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L'avvocato Michael Sfard descrive le testimonianze dei soldati israeliani sull'Operazione Piombo Fuso a Gaza, raccolte da Breaking the Silence (Il parere legale di Sfard fa parte del materiale fornito dall'associazione pacifista israeliana)

Michael Sfard

Mercoledi' 15 Luglio 2009
The War in Gaza

What will the IDF soldiers who served in Operation Cast Lead tell their children? Will the “battles” they took part in join the IDF ethos of bravery? And is it really plausible to call the artillery bombardment, the tank shelling and firing from battle helicopters and airplanes “battles”? Will the Israelis who tell about the war in Gaza be proud of their part in this operation that forever changed the lives of hundreds of thousands of civilians in Gaza?

The fifty-four testimonies that are now before you were collected during the weeks following the operation by members of the organization Breaking the Silence. All of the testimonies come from soldiers and officers who participated in some capacity in one of the harshest attacks that the State of Israel has ever inflicted on an urban area densely populated with civilians. These are fresh testimonies from a bleeding wound, from the ground zero of Cast Lead. Some of them are still based in the “justness of the war,” in “its legitimacy,” and in the evil of the enemy. Most are sober, regretful, shocked at the thing in which they had taken part.

Testimony after testimony, layer by layer, the nature of the operation in which the IDF combatants participated is revealed: rules of engagement that did not distinguish between combatants and civilians among the enemy; the use of combat methods that did not take into account that the combat took place in a civilian area where children, women and the elderly would be expected to be; the use of inexact weapons, with an injury radius inappropriate for a crowded civilian area and which do not allow for limiting damage to operational military targets; the vast devastation, the systematic destruction, its incredible scale, that nearly all the witnesses speak about – the destruction of houses, apartments, public buildings and property, in many cases for no apparent legitimate military need.

The attack on Gaza, as these testimonies describe, was our war of “no casualties.” IDF’s combatants went out to this war with rules of engagement ranging from no reference to the possible presence of civilians in the area, through “shoot at anyone who is ‘not supposed to be’ in the area,” to “there is no consideration for civilians.” Many of the witnesses say that the rules of engagement regarding civilians were not clear to them. All the witnesses agreed that they received a particular order repeatedly, in a way that did not leave much room for doubt: to do everything, everything, so that they – the IDF soldiers – would not be harmed. The soldiers tell in their testimonies how this unwritten message, which came from brigade, battalion, and company commanders in morale-building conversations before entering Gaza, translated into zero patience for the life of enemy civilians. It led to an old man shot to death because he walked with a flashlight in a place where he was not expected to be, but was; to entering civilian homes with live fire, which in the instance described led to the killing of an innocent civilian who hid himself in his house with his family; to the use of missiles and sometimes even tank shells before entering houses; to the killing of a motorcyclist that to this day no one knows whether he was an innocent civilian; to the use of white phosphorus in an area that children would return to within a few days; and to vast destruction – to wiping out a neighborhood because shots were fired at the army from four houses there, to “taking down” a house because it blocks the view, to shelling a building “to wake up the company.”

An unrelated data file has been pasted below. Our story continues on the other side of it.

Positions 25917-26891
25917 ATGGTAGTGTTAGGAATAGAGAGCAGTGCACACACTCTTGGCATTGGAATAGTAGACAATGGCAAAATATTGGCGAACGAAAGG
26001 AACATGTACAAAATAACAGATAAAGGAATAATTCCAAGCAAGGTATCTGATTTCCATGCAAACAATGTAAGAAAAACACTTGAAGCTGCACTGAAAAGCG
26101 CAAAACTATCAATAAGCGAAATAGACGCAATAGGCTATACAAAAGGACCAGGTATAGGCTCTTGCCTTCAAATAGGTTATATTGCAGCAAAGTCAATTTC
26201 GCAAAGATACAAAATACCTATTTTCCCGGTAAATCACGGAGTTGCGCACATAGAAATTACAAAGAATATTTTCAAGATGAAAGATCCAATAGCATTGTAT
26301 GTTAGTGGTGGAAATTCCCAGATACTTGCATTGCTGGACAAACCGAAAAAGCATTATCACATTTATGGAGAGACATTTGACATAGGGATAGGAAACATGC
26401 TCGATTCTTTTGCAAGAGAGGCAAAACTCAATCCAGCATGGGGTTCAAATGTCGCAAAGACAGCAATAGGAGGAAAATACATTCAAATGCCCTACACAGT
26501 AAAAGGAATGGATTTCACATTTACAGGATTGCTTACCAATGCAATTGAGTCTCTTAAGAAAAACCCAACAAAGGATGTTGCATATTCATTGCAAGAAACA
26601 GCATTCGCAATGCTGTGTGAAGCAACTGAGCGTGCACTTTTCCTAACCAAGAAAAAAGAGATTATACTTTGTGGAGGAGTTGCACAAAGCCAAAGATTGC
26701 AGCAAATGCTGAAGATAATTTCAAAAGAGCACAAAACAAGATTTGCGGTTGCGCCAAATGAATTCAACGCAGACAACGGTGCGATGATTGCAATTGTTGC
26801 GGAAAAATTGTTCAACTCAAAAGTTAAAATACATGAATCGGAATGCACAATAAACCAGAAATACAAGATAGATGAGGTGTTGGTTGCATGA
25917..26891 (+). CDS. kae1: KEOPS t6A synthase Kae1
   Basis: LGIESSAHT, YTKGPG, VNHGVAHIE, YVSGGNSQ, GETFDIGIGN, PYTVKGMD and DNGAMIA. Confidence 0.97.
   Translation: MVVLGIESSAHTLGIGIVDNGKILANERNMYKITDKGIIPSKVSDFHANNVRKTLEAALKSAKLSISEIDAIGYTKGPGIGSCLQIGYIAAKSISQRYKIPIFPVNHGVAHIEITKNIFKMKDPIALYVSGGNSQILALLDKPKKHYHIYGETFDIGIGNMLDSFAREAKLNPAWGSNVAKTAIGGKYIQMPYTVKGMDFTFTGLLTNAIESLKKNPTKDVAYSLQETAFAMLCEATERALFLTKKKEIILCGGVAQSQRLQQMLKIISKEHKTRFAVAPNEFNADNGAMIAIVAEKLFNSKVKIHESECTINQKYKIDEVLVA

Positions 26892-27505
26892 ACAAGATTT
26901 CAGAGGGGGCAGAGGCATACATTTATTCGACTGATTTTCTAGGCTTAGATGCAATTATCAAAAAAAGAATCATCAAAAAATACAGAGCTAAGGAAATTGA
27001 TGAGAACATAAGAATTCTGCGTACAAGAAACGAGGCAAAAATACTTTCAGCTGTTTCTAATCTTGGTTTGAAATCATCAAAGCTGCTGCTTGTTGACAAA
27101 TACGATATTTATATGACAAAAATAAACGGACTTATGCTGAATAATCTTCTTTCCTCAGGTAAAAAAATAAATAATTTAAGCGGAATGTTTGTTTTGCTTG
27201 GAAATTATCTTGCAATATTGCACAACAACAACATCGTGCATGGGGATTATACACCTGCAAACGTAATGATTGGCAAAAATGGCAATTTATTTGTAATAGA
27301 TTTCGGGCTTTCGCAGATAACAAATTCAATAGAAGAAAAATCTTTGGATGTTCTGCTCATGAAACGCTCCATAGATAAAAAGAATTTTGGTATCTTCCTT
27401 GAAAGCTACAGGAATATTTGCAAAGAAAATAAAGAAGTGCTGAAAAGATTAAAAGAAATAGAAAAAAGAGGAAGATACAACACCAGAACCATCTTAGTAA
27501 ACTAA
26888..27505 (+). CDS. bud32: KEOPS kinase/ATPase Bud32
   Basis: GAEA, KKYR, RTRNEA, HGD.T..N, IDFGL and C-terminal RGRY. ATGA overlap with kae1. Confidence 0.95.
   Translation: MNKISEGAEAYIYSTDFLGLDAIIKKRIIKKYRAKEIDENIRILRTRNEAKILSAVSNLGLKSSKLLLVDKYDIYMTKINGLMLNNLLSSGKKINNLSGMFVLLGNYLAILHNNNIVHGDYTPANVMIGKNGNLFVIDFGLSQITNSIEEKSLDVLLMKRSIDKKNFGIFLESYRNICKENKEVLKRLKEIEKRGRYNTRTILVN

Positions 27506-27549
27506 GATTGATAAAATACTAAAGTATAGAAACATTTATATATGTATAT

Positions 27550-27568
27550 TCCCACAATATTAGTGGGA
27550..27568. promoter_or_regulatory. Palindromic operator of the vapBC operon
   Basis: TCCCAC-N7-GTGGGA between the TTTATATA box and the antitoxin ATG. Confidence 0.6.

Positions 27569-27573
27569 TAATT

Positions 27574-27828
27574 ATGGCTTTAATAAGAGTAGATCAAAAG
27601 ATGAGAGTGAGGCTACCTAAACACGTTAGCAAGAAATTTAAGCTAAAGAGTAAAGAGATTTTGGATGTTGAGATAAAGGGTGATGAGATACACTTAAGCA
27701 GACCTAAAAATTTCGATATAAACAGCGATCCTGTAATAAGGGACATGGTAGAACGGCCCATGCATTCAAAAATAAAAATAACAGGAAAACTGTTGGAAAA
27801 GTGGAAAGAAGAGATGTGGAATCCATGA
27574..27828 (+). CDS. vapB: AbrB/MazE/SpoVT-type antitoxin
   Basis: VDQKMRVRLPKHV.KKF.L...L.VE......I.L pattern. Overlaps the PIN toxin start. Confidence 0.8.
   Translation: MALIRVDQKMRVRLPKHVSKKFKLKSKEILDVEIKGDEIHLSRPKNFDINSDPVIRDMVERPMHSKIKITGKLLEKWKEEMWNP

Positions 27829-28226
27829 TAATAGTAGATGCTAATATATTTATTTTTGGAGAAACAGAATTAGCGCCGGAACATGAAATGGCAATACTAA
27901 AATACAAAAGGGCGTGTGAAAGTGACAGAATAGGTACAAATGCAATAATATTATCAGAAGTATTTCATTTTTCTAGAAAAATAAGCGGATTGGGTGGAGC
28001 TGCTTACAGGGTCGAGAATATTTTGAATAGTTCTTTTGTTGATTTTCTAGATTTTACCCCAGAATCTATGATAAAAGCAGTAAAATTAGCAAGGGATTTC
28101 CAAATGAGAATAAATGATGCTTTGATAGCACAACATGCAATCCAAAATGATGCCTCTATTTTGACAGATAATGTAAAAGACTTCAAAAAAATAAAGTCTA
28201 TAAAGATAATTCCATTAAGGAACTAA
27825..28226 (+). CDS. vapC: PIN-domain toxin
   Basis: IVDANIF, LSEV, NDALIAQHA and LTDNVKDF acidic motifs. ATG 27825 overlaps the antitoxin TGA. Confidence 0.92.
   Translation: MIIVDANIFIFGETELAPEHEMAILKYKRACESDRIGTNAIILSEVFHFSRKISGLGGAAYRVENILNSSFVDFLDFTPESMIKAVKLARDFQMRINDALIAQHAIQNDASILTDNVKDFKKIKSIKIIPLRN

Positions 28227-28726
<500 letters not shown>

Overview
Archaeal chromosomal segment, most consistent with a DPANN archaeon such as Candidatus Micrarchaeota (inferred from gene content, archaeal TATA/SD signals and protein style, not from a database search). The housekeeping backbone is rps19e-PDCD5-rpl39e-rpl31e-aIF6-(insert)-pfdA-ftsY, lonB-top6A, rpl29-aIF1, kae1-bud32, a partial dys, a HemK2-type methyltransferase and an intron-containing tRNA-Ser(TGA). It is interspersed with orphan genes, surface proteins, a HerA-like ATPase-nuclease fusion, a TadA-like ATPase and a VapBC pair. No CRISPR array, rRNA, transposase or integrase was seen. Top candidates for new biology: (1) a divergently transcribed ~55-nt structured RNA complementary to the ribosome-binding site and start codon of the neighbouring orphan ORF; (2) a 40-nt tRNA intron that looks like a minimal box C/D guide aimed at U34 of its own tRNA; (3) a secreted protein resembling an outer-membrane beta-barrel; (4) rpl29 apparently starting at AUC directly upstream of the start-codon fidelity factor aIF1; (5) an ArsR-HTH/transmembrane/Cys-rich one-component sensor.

A significant portion of these incidents, described sometimes dryly, sometimes with such emotion that the interview itself is nearly a therapeutic process, but always – it seems – straightforwardly, have weighty legal consequences. The number one principle in international laws of war is the principle of distinction, which states: “Parties to the conflict shall at all times distinguish between the civilian population and combatants and between civilian objects and military objectives and accordingly shall direct their operations only against military objectives.” From this principle of distinction, the overarching principle of international humanitarian law, derives the prohibition on the use of weapons that cannot distinguish between combatants and civilians (white phosphorus in an urban area, for example), and the use of modes of warfare that do not make the distinction (firing imprecise artillery on a populated civilian area). The laws of warfare also prohibit causing damage to property without military justification. They require the use of cautionary measures to reduce collateral damage to the civilian population and they forbid looting, vandalism and the use of human shields, all of which took place in Gaza, according to the testimonies of the IDF soldiers who spoke with Breaking the Silence.

Violation of these principles is not just an unethical act. Violations of the laws of war are liable to be war crimes. The combatants’ testimonies tiptoe around this, touching and not touching on it. For some, their question marks will dissipate with time; for others they will become exclamation points.

So what will the soldiers and officers of the IDF tell their children about their part in the attack on Gaza?

Collegati al sito di Breaking the silence



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